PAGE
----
Transitions from cross- to self-fertilization are associated with increased genetic drift rendering weakly selected mutations effectively neutral. The effect of drift is predicted to reduce selective constraints on amino acid sequences of proteins and relax biased codon usage. We investigated patterns of nucleotide variation to assess the effect of inbreeding on the accumulation of deleterious mutations in three independently evolved selfing plants. Using high-throughput sequencing, we assembled the floral transcriptomes of four individuals of Eichhornia(Pontederiaceae); these included one outcrosser and two independently derived selfers of E.paniculata, and E. paradoxa, a selfing outgroup. The dataset included ~8000 loci totalling ~3.5 Mb of coding DNA.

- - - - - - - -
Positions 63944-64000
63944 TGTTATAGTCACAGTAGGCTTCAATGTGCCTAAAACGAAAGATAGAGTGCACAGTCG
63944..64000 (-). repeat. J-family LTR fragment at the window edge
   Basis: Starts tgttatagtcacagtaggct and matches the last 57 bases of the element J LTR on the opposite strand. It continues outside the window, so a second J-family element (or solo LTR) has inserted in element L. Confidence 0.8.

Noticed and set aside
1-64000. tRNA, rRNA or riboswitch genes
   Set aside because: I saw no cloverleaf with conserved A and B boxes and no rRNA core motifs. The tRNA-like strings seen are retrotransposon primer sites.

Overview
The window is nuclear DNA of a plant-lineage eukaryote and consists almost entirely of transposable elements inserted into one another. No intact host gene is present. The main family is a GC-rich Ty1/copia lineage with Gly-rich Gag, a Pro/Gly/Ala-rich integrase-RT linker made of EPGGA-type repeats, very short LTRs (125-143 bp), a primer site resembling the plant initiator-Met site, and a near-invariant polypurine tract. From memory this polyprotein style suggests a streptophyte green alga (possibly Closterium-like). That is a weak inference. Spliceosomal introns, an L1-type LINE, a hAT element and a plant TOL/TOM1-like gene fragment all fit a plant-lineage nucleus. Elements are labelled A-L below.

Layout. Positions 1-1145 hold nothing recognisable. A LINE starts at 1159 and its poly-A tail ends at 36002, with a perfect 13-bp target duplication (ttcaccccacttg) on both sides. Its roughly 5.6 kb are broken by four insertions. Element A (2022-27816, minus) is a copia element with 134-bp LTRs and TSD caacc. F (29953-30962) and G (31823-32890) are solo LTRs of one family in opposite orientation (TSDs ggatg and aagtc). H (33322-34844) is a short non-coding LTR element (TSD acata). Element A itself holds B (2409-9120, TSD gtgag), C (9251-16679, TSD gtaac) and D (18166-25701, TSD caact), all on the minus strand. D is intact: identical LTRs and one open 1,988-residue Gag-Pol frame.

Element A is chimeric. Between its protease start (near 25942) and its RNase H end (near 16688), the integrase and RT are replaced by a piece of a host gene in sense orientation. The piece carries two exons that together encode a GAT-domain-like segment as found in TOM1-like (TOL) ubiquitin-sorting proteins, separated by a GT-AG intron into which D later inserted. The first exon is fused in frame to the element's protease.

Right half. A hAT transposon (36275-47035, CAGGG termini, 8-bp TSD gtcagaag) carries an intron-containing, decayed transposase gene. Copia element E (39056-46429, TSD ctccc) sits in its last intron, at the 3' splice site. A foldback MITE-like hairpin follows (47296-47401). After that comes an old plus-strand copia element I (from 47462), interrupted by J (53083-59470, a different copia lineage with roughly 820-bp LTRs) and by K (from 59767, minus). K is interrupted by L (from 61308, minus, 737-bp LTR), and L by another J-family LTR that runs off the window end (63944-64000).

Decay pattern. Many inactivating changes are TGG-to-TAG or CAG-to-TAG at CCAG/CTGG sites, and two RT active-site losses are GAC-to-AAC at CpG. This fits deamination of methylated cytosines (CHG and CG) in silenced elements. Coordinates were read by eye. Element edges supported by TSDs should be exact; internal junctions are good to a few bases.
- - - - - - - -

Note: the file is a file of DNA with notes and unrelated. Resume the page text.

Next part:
Tests of selection were consistent with purifying selection constraining evolution of the transcriptome. However, we found an elevation in the proportion of non-synonymous sites that were potentially deleterious in the E. paniculata selfers relative to the outcrosser. Measurements of codon usage in high versus low expression genes demonstrated reduced bias in both E. paniculataselfers.
Our findings are consistent with a small reduction in the efficacy of selection on protein sequences associated with transitions to selfing, and reduced selection in selfers on synonymous changes that influence codon usage.